Classics (e.g., Pride and Prejudice, The Adventures of Tom Sawyer, Dracula)
Mysteries (e.g., Sherlock Holmes, Agatha Christie, The Da Vinci Code)
Thrillers (e.g., The Bourne Identity, The Firm, The Girl with the Dragon Tattoo)
Romances (e.g., Bridget Jones's Diary, Love Actually, Twilight)
Biographies (e.g., Nelson Mandela, Steve Jobs, Barack Obama)
Non-fiction (e.g., The World of Music, Climate Change, The History of Football)
and many more.
The format and availability of the collection
The format of the collection is mainly PDF, with some books also having MP3 audio files or DOC text files. The quality of the files varies depending on the source and the conversion process, but most of them are readable and usable. Some files may have minor errors or glitches, such as missing pages, misaligned text, or broken links.
The availability of the collection is limited by the Internet Archive website's bandwidth and storage capacity. The website may experience occasional downtime or slow loading due to high traffic or technical issues. The website may also remove or restrict access to some files due to legal or ethical reasons. Therefore, it is advisable to download the files you want as soon as possible and keep a backup copy on your own device or cloud service.
How to use the English Graded Readers Mega Collection (15.2.2012) effectively?
The English Graded Readers Mega Collection (15.2.2012) is a great resource for language learners who want to practice and improve their reading skills in English. However, simply downloading and reading the books is not enough to achieve optimal results. You need to use them strategically and systematically to maximize your learning outcomes.
The steps for selecting and reading a book from the collection
Here are some steps that you can follow to select and read a book from the collection:
Browse through the collection and find a book that interests you and matches your level and genre preferences. You can use the file names, the covers, or the online catalogues to help you choose.
Download the file and open it on your device. You may need to unzip it or use a PDF reader to view it. You can also print it out if you prefer.
Read the book at your own pace and enjoy the story. You can use the glossary, the illustrations, the exercises, or the audio files to help you understand and learn new words and expressions. You can also use a dictionary or an online translator if you encounter a word that you don't know and can't guess from the context.
After you finish reading the book, you can do some follow-up activities to review and consolidate what you have read and learned. You can check your answers to the exercises, write a summary or a review of the book, discuss it with your classmates or teacher, or do some further research on the topic or the author.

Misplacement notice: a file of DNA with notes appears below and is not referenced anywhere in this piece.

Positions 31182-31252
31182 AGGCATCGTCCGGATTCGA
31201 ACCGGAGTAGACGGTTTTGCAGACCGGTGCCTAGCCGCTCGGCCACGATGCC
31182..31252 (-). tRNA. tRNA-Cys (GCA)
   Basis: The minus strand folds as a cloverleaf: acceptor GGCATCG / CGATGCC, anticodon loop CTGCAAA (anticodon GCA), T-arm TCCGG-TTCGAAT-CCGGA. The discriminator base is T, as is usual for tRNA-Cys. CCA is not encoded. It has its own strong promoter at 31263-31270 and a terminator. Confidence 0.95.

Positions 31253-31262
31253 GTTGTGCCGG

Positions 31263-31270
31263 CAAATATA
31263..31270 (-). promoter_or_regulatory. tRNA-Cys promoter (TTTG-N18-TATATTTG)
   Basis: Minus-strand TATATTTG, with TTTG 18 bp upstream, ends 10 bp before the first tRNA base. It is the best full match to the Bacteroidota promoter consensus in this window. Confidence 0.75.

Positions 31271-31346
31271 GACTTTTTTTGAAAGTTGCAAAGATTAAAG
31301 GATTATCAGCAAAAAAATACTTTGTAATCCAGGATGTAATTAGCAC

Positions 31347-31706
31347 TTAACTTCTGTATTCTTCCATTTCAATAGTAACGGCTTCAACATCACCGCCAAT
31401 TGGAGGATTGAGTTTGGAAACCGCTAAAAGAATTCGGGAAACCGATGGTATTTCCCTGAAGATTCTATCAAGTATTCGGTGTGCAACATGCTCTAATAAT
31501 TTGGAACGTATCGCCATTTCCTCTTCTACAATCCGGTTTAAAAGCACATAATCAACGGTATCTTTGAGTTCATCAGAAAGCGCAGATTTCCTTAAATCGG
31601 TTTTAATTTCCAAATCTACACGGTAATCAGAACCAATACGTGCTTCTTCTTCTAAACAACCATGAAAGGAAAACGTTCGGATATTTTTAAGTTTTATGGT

The tips for enhancing comprehension and retention
Here are some tips that you can use to enhance your comprehension and retention of what you read:
Before you start reading, activate your prior knowledge and make predictions about the book. Look at the title, the cover, the blurb, and the introduction and think about what you already know or expect about the topic, the genre, the characters, and the plot.
While you are reading, monitor your understanding and use strategies to overcome difficulties. For example, you can skim or scan for specific information, infer meaning from context clues, re-read or skip difficult parts, summarize or paraphrase what you have read, or ask questions to clarify doubts.
After you finish reading, reflect on your reading experience and evaluate your progress. Think about what you liked or disliked about the book, what you learned or found interesting, what surprised or confused you, what challenged or inspired you. Also think about how well you understood the book, how much vocabulary and grammar you learned, how fast and fluent you read, and how confident and motivated you felt.
The resources for further learning and practice
Here are some resources that you can use to further your learning and practice with graded readers:
The Internet Archive website: This is where you can find and download the English Graded Readers Mega Collection (15.2.2012) as well as other collections of graded readers and audio books in different languages.
The Extensive Reading Central website: This is where you can find and access hundreds of graded readers online for free. You can also take quizzes, earn points, join competitions, and track your reading progress.
The Goodreads website: This is where you can find and join online groups of readers who share their opinions and recommendations of graded readers. You can also create your own profile, rate and review books, make lists of books you want to read or have read, and discover new books based on your preferences.